Yesterday, I wrote about Eli Pariser’s intriguing new book, which argues that social media like Facebook and search engines like Google are creating filter bubbles. In turn, he maintains these filter bubbles result in increased political polarization among Americans.
Pariser has argued that Google uses 57 signals to personalize someone’s search results.
Today, I tried a brief experiment to test Pariser’s theory.
I asked my liberal mother-in-law in Massachusetts to Google the word, “war.” I did the same.
Below are my results:
Here are my baby-boomer, liberal, mother-in-law’s results:
At first glance, both searches seem nearly identical. There certainly does not appear to be any political bias. After all, the White Aryan Resistance showed up in the fourth spot for both our search results. This website is hardly one a liberal would embrace, and certainly not one I would either.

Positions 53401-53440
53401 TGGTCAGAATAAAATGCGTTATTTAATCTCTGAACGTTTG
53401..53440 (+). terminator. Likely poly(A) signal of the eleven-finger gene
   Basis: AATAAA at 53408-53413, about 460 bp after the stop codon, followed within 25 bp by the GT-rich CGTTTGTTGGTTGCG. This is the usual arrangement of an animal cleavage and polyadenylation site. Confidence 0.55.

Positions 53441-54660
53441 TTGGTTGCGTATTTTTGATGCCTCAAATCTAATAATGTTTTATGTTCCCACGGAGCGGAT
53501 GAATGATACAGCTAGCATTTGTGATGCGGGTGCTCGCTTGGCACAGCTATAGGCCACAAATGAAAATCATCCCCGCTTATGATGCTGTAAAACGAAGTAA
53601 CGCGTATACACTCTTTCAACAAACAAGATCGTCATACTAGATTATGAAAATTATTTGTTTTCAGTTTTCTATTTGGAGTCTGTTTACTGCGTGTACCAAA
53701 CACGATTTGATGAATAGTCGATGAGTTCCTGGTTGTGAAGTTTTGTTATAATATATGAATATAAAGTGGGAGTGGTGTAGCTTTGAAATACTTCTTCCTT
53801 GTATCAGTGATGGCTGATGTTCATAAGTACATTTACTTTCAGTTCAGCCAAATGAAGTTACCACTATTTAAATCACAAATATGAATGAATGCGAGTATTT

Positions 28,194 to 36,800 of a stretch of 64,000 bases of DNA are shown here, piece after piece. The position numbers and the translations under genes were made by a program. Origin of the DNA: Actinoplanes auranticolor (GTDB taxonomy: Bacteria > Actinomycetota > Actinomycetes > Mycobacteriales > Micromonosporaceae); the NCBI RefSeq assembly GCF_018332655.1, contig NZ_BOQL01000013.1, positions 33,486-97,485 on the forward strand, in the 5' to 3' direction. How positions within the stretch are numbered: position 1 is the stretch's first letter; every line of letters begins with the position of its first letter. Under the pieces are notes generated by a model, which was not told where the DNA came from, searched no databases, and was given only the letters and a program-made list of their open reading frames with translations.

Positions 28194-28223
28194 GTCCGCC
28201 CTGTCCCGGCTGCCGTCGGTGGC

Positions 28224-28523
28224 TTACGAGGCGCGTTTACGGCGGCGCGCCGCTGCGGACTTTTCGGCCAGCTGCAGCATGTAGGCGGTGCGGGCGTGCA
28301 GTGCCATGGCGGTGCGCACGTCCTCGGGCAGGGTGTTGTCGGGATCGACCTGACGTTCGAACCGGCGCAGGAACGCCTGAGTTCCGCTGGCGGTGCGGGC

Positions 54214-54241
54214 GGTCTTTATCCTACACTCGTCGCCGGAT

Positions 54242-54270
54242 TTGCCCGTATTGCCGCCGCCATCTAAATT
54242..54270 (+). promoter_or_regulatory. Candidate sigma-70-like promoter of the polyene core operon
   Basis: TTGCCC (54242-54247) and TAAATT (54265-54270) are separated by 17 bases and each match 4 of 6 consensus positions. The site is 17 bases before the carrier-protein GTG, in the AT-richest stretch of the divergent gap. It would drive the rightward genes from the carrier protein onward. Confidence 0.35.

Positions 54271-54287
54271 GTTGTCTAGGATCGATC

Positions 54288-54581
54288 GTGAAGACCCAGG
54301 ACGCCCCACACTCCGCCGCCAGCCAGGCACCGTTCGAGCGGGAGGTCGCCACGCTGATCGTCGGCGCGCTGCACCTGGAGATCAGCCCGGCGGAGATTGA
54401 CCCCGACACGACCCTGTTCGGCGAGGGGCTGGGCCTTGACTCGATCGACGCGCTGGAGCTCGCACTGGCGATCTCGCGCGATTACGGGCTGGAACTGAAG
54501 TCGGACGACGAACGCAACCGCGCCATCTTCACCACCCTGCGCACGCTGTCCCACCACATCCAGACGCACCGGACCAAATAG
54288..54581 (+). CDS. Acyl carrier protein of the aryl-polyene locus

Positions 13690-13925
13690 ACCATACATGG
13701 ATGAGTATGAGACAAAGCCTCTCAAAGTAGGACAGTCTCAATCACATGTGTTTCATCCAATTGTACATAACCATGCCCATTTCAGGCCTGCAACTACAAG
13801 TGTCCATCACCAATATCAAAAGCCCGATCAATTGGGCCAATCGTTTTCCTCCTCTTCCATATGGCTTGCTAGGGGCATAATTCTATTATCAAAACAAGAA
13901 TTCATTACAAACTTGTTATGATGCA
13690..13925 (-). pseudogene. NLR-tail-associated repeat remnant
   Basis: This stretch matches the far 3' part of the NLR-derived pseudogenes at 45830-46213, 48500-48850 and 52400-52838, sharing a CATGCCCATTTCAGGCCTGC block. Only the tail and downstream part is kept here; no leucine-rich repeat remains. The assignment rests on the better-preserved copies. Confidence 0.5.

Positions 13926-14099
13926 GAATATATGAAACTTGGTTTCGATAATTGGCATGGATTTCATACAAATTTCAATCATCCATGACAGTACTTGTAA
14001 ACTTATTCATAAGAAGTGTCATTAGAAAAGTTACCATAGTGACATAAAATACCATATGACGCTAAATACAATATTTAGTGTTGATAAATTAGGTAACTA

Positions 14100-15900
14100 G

However, upon closer inspection, the ordering of our top three results differs. My first result is the standard Wikipedia entry on War. My mother-in-law’s is for the band War.
Why is this the case? Well, the band War was formed in 1969 and is popular with the baby boomer generation. I never heard of them until I did this little experiment.
The bottom line is that there are minor differences between my search experience, and my mother-in-law’s. However, the difference was presumably based more on age than on political affiliation.
However, I believe that my results would have reflected more differences if I were living in Texas instead of the very liberal San Francisco Bay Area.
If you try the same experiment and get different results, please email a screenshot to shazlett (at) mba2006 (dot) hbs (dot) edu and I will include it in a second post with more samples.